Wednesday, July 13, 2022

Movie Reviews for Writers: Velvet

First. Don't get this one mixed up with the remarkable Spanish series about the department store. It's not that Velvet (as good as that is). 

Okay? So now that we're on the same page. 

Be warned. This movie has a lot of skin. I mean, a lot of skin. But that doesn't mean it's erotic. It's about as sexy as a discussion on existentialism. And that's fine. Because what this movie does (and does well, though some would call it boring -- it doesn't really have action) is ride around in the mind of a pondering young woman who decides to write a book and along the way discovers who she is in the process. 

It's very thinky. Know that. 

In spite of the nudity. 

You'll be contemplating the beautiful scenery more than the naked woman on screen. 

Serious. Trust me. 

The film does a good but not perfect job of being a sort of stream-of-consciousness movie. It's dreamlike and it paints with a very slow-moving and overly lush palette of wide-shot scenery and close-up body shots. It even seems to fade from one thought to the next without clear scene breaks. Like I said, very dreamlike.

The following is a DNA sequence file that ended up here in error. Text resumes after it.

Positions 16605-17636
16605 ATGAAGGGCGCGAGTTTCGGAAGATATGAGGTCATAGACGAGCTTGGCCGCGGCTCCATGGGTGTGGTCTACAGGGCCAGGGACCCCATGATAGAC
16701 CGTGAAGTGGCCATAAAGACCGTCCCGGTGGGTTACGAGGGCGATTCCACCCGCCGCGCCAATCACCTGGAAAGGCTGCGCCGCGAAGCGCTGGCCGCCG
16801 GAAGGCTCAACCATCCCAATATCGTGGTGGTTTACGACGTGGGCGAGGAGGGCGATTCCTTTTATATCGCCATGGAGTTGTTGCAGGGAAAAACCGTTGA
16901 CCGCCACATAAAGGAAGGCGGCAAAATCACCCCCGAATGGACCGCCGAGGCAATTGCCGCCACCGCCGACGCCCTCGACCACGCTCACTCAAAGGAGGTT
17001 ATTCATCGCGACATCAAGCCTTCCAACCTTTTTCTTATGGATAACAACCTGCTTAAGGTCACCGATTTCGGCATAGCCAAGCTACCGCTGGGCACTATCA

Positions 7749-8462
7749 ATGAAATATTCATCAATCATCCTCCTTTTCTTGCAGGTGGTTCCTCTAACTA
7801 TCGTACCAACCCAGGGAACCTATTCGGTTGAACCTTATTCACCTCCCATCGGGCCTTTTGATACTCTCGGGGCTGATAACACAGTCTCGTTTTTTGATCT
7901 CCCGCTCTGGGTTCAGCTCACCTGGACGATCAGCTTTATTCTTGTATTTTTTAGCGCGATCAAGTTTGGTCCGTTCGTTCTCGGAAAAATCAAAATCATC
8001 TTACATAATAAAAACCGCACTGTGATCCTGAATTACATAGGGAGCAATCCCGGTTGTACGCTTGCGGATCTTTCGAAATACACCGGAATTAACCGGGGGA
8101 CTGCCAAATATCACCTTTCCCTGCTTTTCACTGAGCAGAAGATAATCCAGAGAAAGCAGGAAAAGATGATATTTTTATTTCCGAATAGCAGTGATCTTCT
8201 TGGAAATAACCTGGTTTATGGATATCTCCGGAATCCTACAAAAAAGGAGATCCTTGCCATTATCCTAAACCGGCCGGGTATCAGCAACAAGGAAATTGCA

It's way too easy to just write it off as a student film with financing though. While it would never appeal to action and adventure fans, it does echo the thoughtfulness of some of the great French films of the sixties. Just... slower and with a lot more meandering. 

Enough about that. We want to look at what it has to say about us, the writers who watch it. And the answer is, quite a lot more than I expected, even if those bits are blended into the rest of the surreal formlessness of the "plot." 

Well, the biggest point it makes, even with so much silence and scenery, is that for the artist, it is through our work we discover who we are. We tend to know more about ourselves at the end of a work than at the beginning. 

I think it's because of that subconscious self we can't help writing into a piece of fiction. I know that can come off as more "spiritual" than I mean it, but that's why I specified artist -- not just writers.